for retrieving *V* and *L* but rather consider them as ancillary
parameters which improve the accuracy of the wind speed retrievals. We
have performed comparisons for *V* obtained from the cal/val, PB,
Petty [1993] with the OMBNN3 algorithm. OMBNN3 agrees well with the other
algorithms for *V*, with an RMS difference of less than 2 mm. We also
compared values of *L* obtained from the WG and OMBNN3 algorithms.
These algorithms also compare favorably, yielding an RMS difference of
less than 0.02 mm. When new collocated buoy/radiosonde/SSM/I data become
available, the NN algorithm will be retrained to produce improved retrievals
for *V* and *L*.

SST is also an ancillary parameter which
improves the retrieval accuracy of wind speed. Because the dependence of
SSM/I BTs on SST is weak in the 19- to 37 GHz band, the accuracy and resolution
of retrieved SSTs is low compared with SSTs retrieved from other instruments
such as the Advanced Very High Resolution Radiometer.

4.3 **Operational data validation**

OMBNN3 has been carefully evaluated using operational data from the F10, F11, F13 and F14 SSM/I instruments since mid-1997. Positive impact has been demonstrated from the assimilation of wind speed and columnar water vapor retrieved by the NN algorithm into an operational numerical weather prediction (NWP) model (Yu et al., 1997). The wind speed, columnar water vapor and columnar liquid water fields retrieved by OMBNN3, taken together, depict significant information concerning weather patterns over the ocean (Gemmill and Krasnopolsky, 1999). Comparisons of these fields with other satellite and surface observations, and with various subjective (manual, human generated) and objective (computer generated using NWP models) analyses, show that the new algorithm generates high wind speeds (> 20 m/s) in areas where they occur. It is clear that this algorithm effectively separates the wind speed, columnar water vapor, and columnar liquid water signals contained in the SSM/I brightness temperatures. The multi-parameter retrievals, in addition to characterizing the instantaneous state of the atmosphere, preserve the correct physical relationships between the retrieved parameters. For example, there is a relation between areas with higher amounts of cloud liquid water and higher wind speeds , but they are not necessarily identical. The areas with the highest wind speeds do not usually correspond to the areas with the highest amounts of liquid water and vice versa. Higher amounts of columnar liquid water are related to areas of water vapor convergence which are closely associated with active fronts. Fronts and cyclonic patterns can be seen in both the SSM/I wind speed and columnar liquid water fields, and their locations are well supported by subjective and objective analyses. Conversely, the structure of the water vapor field differs from both wind speed and liquid water, and its higher values in this case are related to a moist air mass which most likely originates in the subtropics (see Gemmill and Krasnopolsky,1999) .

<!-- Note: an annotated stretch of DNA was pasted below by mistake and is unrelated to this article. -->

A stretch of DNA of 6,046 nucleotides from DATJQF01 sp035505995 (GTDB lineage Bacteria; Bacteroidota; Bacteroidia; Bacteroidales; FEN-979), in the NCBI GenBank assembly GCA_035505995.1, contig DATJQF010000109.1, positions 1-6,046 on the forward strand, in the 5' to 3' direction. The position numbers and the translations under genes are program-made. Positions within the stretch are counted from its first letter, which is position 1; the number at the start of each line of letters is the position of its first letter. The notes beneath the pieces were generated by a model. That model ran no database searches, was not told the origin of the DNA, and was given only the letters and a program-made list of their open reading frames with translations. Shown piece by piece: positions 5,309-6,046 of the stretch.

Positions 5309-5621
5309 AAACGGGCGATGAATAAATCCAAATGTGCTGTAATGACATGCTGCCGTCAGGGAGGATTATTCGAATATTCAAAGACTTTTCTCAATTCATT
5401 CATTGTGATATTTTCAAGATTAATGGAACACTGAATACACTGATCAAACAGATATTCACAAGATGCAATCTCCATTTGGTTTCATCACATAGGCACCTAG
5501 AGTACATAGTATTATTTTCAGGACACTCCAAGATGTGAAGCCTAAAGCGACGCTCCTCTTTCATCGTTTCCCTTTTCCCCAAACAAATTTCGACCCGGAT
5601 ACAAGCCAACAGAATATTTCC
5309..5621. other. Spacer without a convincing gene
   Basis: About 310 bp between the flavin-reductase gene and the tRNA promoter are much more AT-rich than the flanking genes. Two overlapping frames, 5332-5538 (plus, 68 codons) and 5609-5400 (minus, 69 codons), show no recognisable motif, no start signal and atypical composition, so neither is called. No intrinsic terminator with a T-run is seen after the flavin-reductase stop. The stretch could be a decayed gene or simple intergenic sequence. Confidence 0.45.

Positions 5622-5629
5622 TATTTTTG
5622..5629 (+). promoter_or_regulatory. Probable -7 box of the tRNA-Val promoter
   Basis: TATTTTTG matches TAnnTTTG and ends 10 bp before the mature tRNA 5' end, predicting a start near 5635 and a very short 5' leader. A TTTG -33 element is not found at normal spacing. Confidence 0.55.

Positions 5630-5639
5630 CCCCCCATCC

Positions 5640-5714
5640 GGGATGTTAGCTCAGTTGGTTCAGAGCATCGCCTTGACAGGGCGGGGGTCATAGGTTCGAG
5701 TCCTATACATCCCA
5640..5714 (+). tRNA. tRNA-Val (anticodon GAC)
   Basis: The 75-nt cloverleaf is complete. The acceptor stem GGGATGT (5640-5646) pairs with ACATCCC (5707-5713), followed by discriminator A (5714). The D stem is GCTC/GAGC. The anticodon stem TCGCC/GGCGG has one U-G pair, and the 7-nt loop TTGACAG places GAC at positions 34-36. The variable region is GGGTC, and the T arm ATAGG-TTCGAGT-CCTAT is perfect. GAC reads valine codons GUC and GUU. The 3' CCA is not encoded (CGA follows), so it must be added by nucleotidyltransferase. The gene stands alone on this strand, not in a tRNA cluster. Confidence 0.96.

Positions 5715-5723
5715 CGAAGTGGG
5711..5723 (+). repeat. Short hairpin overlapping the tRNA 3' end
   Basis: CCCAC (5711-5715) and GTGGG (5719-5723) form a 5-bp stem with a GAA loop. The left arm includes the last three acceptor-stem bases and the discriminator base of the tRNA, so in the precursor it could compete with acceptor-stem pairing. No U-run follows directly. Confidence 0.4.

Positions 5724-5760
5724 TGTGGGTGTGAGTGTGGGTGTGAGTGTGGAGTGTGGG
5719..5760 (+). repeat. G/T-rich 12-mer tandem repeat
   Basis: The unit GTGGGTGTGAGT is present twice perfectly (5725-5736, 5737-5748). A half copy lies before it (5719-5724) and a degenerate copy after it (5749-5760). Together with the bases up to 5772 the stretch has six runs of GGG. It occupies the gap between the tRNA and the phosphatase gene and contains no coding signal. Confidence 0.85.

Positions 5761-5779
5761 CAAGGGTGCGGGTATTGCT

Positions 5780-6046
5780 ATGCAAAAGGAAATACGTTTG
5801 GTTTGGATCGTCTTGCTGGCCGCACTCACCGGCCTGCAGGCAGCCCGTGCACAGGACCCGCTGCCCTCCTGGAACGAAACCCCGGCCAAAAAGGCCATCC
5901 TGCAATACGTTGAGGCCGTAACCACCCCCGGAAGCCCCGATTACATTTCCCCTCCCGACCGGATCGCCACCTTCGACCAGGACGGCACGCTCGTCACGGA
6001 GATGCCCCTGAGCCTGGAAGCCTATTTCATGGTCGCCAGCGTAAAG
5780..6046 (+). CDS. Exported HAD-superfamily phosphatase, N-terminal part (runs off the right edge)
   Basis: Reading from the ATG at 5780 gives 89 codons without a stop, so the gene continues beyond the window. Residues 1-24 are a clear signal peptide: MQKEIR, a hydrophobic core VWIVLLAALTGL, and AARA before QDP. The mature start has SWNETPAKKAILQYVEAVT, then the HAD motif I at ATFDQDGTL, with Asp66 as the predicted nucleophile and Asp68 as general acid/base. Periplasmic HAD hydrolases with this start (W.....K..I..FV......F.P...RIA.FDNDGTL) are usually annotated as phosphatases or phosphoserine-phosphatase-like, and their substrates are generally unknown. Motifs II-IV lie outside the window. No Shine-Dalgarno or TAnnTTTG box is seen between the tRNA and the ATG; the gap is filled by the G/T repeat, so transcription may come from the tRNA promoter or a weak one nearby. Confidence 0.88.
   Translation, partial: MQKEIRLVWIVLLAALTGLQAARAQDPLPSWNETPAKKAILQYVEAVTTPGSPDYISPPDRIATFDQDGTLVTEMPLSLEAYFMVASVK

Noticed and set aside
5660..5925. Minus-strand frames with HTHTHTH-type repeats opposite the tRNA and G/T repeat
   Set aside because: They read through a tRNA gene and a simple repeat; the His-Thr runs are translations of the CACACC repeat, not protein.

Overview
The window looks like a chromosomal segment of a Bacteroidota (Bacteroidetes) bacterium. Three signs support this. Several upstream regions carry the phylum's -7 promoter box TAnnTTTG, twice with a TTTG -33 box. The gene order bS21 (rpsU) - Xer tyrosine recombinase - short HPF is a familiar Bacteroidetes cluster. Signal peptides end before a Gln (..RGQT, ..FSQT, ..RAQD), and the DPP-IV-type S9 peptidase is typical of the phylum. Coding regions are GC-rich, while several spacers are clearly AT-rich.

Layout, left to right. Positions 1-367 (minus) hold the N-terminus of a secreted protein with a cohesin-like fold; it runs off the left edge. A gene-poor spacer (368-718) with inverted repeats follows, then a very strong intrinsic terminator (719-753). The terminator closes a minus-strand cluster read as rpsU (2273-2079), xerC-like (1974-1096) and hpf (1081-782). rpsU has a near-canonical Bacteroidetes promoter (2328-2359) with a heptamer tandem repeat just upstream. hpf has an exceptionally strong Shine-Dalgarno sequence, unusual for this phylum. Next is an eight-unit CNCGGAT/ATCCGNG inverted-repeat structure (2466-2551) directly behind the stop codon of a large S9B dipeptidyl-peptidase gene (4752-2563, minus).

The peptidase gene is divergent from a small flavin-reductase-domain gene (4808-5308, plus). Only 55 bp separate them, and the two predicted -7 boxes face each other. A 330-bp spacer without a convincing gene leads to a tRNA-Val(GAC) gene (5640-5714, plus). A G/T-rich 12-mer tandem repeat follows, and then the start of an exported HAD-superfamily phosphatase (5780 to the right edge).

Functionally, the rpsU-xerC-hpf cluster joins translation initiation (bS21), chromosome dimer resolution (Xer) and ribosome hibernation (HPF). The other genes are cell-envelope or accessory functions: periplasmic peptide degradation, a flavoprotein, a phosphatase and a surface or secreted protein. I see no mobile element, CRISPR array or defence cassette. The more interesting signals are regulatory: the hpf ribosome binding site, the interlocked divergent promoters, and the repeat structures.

Figure 6. (a) SSM/I-derived ocean surface wind speed data, (b) SSM/I-derived columnar liquid water data, (c) SSM/I columnar water vapor data, (d) buoy and ship wind data, (e) ERS2 scatterometer wind vector data, and (f) sea level pressure analysis over Eastern North Pacific Ocean from 21 March 1998 at 20UTC. Each panel covers an area from 15 to 65 N and from 115 to 165 W.